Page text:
This is another installment in our “3 Questions” series contributed by subject matter experts throughout the tech community in Indiana. This series takes complex tech topics and explains them in easy-to-understand ways without the dense jargon so every reader can learn a little bit more about our industry.

A brand is not a name or a logo but everything that comes together to form a perception. And when it comes to rebranding—or, in our case, establishing our first independent brand—bringing that perception to life takes empathy, intentionality, and a healthy dose of change management.

How do you go about developing a brand that looks and feels authentic, internally and externally?

First, you have to know who you are and be able to tell your story in a way that feels authentic to clients and especially to employees. We approached the process like we would a client project: starting from a place of empathy. We held focus groups with employees and clients from all sides of the business to understand the perceptions of our brand from every angle. We asked questions like:

  1. What will you miss about the current brand?
  2. What feels true about the current brand? What doesn’t?
  3. What do you love about working at/with the organization?
  4. What kind of impact do you make with clients? Your communities?

We asked, and we listened, because authenticity was the objective. Like CEO Mark Caswell wrote in an IBJ column about the value of employee-led brands: “a brand should not only tell people on the outside who the organization is; it should also remind those inside why it exists. That’s why the brands that ring true are those that represent employee perspectives, experiences and values.

We couldn’t have done it without the right partner. We talked to a number of impressive partners and, ultimately, chose JDA Worldwide, because they had experience developing values-driven brands and their beliefs about the role a brand can and should play were completely aligned with ours.

How do you engage employees in the process of rebranding?

We didn’t want the rebrand to feel like something that was happening to our employees. It’s a representation of who they are, the way they show up for our clients and communities, and the impact they make. It’s for them, and so we involved them in every step, encouraging them to feel some ownership of the brand even as it was being created. How else could we represent what’s authentic and true about the company they were helping to build?

Along with gathering their perspectives in interviews and focus groups, we enlisted a “brand champion” from every major area of our company. Each brand champion served as a representative of that business area and helped us with everything from transitioning documents to choosing our roll-out t-shirt designs.

Ensuring our team would feel ownership of the brand meant focusing on communication and change management—involving the team where we could and artfully communicating developments outside their engagement. That meant a lot of fun, visual email updates, storytelling and documentation training, fun unveilings, and a contest to choose our new team nickname.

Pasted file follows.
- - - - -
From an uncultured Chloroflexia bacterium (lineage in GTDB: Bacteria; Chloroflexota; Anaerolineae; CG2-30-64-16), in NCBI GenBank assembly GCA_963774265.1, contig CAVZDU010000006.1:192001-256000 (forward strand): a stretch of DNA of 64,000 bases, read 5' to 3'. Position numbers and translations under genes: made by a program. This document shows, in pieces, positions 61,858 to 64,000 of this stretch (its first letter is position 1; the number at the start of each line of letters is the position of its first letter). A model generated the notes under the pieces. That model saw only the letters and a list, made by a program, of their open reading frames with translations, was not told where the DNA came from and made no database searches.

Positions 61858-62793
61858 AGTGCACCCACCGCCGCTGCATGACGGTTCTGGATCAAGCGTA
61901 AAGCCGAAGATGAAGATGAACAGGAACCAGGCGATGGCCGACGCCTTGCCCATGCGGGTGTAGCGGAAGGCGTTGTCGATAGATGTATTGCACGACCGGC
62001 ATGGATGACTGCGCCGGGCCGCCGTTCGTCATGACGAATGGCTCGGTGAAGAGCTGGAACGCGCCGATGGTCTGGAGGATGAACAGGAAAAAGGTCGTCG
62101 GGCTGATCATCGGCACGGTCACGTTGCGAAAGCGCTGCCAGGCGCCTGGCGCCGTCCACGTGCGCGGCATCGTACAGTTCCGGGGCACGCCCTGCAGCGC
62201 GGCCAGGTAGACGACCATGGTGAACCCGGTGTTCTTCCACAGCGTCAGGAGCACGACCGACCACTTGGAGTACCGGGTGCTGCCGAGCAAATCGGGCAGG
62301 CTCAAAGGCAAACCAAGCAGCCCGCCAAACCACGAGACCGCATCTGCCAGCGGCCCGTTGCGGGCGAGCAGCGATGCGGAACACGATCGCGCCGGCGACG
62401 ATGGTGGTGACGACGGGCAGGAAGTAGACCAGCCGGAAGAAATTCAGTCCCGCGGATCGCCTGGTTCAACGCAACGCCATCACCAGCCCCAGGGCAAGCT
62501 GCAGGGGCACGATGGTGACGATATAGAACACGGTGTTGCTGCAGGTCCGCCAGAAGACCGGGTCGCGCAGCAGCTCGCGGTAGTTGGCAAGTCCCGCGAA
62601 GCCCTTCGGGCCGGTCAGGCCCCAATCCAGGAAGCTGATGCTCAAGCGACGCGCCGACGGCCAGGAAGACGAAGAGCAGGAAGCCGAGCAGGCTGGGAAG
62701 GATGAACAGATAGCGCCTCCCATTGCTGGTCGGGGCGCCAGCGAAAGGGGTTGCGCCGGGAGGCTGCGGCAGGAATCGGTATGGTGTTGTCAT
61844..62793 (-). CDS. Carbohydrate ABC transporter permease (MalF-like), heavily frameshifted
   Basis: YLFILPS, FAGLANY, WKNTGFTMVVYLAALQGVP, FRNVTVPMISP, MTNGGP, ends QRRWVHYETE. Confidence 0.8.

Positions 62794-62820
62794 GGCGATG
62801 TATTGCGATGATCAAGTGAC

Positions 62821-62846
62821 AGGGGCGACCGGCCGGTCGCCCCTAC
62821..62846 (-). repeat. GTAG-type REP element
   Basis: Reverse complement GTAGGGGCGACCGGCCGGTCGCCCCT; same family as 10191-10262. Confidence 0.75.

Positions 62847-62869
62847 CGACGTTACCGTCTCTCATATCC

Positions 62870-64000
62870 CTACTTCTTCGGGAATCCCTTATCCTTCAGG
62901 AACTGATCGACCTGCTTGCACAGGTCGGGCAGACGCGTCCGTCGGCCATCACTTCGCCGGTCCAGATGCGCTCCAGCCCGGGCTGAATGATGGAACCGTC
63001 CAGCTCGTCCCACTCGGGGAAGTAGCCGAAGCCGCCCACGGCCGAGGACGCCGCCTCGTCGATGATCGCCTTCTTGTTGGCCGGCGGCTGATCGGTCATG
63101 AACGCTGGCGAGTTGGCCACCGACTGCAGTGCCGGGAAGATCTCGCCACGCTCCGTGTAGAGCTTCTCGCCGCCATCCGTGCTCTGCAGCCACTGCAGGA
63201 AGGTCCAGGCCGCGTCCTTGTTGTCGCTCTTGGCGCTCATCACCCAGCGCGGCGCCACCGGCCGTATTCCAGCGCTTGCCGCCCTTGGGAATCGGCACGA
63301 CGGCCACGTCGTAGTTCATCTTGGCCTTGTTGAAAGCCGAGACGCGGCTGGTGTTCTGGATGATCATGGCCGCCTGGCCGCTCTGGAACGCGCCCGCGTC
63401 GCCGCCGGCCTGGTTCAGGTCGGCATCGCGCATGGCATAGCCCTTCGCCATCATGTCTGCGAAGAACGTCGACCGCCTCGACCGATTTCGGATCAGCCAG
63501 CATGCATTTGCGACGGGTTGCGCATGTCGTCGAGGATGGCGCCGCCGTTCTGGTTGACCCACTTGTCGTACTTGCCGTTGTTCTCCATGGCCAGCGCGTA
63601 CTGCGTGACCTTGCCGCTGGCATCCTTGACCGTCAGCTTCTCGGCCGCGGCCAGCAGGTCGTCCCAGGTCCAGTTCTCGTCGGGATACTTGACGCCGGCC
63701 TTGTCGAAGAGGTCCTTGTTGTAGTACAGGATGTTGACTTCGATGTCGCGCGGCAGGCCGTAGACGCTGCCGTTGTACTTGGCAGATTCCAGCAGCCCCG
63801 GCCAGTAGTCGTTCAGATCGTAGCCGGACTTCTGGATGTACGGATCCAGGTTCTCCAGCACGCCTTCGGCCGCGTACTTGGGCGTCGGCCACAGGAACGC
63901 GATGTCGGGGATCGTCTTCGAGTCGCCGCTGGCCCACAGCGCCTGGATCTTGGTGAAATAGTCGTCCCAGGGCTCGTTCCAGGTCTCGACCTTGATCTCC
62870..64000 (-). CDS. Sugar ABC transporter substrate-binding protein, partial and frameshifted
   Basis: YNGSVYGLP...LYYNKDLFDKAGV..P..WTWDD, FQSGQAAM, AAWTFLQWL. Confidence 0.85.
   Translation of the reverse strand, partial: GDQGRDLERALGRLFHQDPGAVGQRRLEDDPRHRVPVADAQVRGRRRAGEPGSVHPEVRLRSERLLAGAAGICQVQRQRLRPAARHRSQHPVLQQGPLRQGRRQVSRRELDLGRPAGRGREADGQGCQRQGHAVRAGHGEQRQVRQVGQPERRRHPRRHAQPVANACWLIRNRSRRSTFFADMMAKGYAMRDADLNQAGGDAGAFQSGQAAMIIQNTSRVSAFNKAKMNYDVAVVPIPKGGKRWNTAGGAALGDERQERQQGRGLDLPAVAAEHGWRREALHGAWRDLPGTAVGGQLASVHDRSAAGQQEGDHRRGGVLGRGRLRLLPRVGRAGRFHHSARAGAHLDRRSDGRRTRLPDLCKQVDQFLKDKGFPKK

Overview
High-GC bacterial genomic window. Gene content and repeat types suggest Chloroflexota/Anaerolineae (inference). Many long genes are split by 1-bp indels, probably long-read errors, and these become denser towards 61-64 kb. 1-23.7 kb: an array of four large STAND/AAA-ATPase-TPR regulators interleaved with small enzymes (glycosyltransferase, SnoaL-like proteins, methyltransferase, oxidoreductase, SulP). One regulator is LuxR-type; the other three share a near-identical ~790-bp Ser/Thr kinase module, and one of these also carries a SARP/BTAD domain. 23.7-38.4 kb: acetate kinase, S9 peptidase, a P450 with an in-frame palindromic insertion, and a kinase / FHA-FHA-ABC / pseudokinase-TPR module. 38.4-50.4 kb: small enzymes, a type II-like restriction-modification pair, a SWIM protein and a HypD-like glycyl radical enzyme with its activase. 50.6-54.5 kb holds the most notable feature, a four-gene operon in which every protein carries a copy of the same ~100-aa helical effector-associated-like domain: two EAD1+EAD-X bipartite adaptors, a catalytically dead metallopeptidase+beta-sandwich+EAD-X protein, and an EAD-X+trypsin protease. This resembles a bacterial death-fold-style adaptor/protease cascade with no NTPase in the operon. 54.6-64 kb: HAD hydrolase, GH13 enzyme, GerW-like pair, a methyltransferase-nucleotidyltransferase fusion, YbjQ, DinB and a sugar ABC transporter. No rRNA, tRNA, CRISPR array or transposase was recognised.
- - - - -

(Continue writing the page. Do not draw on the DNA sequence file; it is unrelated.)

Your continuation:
A few secrets and surprises were inevitable, but we brought in employees as early and often as we could. Closer to launch, we started rolling things out more frequently, holding more contests, and creating special experiences, like pre-launch swag boxes, a credit to our swag store, an employee video for day one, and even a pep rally. 

The Resultant pre-launch swag box helped to communicate the intentionality of the new brand name and it’s place within the community.

What’s the most overlooked part of rebranding?

The full scope of the project and the level of coordinated project management required to execute well are often overlooked. The logo and website are obvious and important elements, but a fully executed rebrand is so much bigger, and it touches every aspect of the organization.

To nail a complete rebranding, we made sure that we had two things:

  1. The right people to manage and execute those elements, and
  2. A plan that brought all of those elements intentionally over time.

1) The right people

Putting employees first in a rebrand means approaching every internal brand interaction with great care—from internal documentation to the name of the network at the offices. But we’re also a client-facing technology company, and so that thoughtfulness extended to the external brand communications and rollout. We couldn’t have made either side of the equation happen without a highly invested team.

Our rebrand team included internal IT, client services, legal, administration, finance, sales, talent, and our brand and marketing teams. We had dozens of people working to transition our organization from top to bottom in a myriad of ways. Each team handled the portion where they had expertise, and we worked diligently to ensure those teams worked in coordination.

2) The right plan

A splashy Day One reveal that introduced every internal and external element of our rebrand was appealing, but that isn’t how we do business, and it wouldn’t have been right for our teams. We knew that intentionally executing and communicating over a few weeks wouldn’t just be more feasible, but would help clients and employees embrace the new brand. We didn’t want to scream at them to pay attention to us; we wanted to provide the information they needed to hear. If you don’t have an accurate view of all of the points of contact between your brand and your team, clients, vendors, and the outside world, it’s easy to miss those things.

At the end of the day, people were at the heart of the entire rebranding process—from the first brainstorming meeting to the last t-shirt order. And because a brand is more about the people than a name or color palette, I can’t imagine doing it any other way.